The occasion was the annual Budget Speech in Parliament. Unlike in the Westminster- system days, and
in terms of age-old traditions of parliamentary practices, the Finance Minister, in this instance His Excellency the President of Sri Lanka (as he could not trust to give this vital portfolio away to any other member of his sixty one-strong Cabinet) was in the process of presenting his Budget in an unusually halting manner, exposing his lack of familiarity with the gravity of the occasion and the seriousness of the contents of his presentation. In the well of the House, the Opposition MPs, mostly UNPers, held placards that read “Shame” etc. Some government MPs, including some Cabinet Members like Mervyn Silva started advancing towards the placard-holding UNP MPs and manhandling them in the assembly.
The misfortune was not the attack by the likes of Mervyn Silva, Rohitha Abeygoonawardene, Dilum Amunugama and Lohan Ratwatte etc from whom one simply cannot expect any decent conduct, The real tragedy was that both the Speaker, the elder brother of the President who was presiding over the
proceedings and the President, the younger brother who’s the Chief Executive of the nation, who was speaking chose not to avert a serious breach of Parliamentary proceedings. The right action would have been for the Speaker of the House, Honourable Chamal Rajapaksa to name those UNP MPs and instruct Sergeant-at-Arms to remove those MPs from the well of the House. It did not happen. The graver misconduct was in fact committed by the Speaker and the President by choosing to ignore the attacks by the government MPs. They were either condoning what was taking place or they were rendered into inaction by not knowing what course of action was open to them. Both choices are not acceptable to a decent society.
The occasion was unique in that the Chief Executive in his capacity as Minister of Finance was on the floor of the Legislature, one of the three arms of the tripod on which the country’s destiny rests. He was
addressing the Members of Parliament. I am sure some members of the other arm, the Judiciary, were present, at least in the Gallery of Parliament, watching the tragic drama that was unfolding.
This writer can very well recall a precedent to this rowdy episode in Parliament. Sometime in 1976, after the LSSP had left the then coalition government of Mrs. Sirimavo Bandaranaike, the House was debating the “Weerasuriya student saga” where a student was killed in the then Peradeniya campus. Mr. Vasudeva Nanayakkara, MP for Eheliyagoda laid a wreath of flowers on the table top near the Prime Minister, Mrs. Bandaranaike. Mr. Stanley Tilakaratne, the Speaker immediately named Mr. Nanayakkara and when the Sergeant-at-Arms moved towards the Eheliyagoda MP, the LSSP MPs led by Dr. N M Perera, and Dr. Colvin R de Silva surrounded Mr. Nanayakkara and led him out of the well of the House without a murmur.
What happened in Parliament, the temple of Democracy, on November 21, 2011 on the occasion of the
presentation of 2012 Budget by President Rajapaksa, stands out as one of the most unsavoury episodes in the entire history of Parliamentary proceedings in Sri Lanka. What is despicable is not merely the acts of hooliganism-including the throwing of water bottles-on the part of some government MPs. The fact that it happened while the Chief Executive was making his yearly Budget Speech and the Speaker of the House looked on without resorting to the traditional discipline-oriented action is a telling indictment on those who govern us.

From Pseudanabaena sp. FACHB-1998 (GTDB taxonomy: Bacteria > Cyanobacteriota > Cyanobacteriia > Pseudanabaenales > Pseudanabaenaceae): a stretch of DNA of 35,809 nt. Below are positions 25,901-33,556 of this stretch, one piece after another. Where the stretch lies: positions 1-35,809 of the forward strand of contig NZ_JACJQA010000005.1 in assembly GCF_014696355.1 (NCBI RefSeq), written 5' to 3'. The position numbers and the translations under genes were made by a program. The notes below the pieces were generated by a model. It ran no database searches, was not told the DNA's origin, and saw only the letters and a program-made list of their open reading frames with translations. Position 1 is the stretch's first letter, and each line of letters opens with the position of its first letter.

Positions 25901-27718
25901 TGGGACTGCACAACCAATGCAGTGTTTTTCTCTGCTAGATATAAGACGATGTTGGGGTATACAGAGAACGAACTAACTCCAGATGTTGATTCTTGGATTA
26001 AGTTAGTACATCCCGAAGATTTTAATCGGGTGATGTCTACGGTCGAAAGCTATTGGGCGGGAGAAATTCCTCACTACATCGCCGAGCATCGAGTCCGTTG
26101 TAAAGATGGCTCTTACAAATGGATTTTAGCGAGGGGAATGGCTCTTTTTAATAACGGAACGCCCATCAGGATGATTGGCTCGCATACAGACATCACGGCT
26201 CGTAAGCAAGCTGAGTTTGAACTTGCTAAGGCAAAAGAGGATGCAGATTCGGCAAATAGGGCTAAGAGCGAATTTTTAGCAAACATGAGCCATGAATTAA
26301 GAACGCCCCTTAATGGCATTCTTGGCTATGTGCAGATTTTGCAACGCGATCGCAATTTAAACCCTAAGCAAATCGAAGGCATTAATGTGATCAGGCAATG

The President must realize that although he was elected President as the candidate of the United People’s Freedom Alliance, once elected, he is the President of all people. He is the President of those who voted for the UPFA as well as for the UNP, JVP, TNA and Independents; and this he needs to realize whether he likes it or not. And the fact that he was making his presentation in the House of Parliament which is the very temple of democracy, he simply cannot shirk his responsibility and render encouragement to his lowly cohorts to run amok. The President failed and failed miserably in his primary responsibility of leading the people or even his party. The Speaker too has the same onus. He too fell short of taking any action. Both of them left the asylum to be run by its inmates. The result was a demonstrably sad episode of fisticuffs.
Where does this leave us? Where does this leave the country or Parliament? When Mervyn Silva played the merry devil inside the Rupavahini premises sometime ago, the writer mistakenly believed that Mahinda Rajapaksa would take some meaningful disciplinary action and put this petty thug in place. But it did not happen. When Mervyn tied a Grama Niladhari to a tree and exhibited him to the whole wide world, the President did not do anything either other than palming the job over to a committee that strangely found the perpetrator not guilty. What an insult to those hundreds of thousands who saw the entire comedy on their television screens? Some attribute this to a “change of political culture”. It is not debatable that our political culture has taken a steep decline. Money and muscle power are the sole requisites for electioneering. Conduct of meetings that include free meals and drinks amounts to mass-scale bribing on the part of the sponsor. Use of state property is taken for granted whilst election-day thuggery, as seen in the Bharatha Lakshman murder, is the norm. If that is our new political culture, what was displayed on the floor of the House during the recent Budget Speech was only a confirmation of the obvious.
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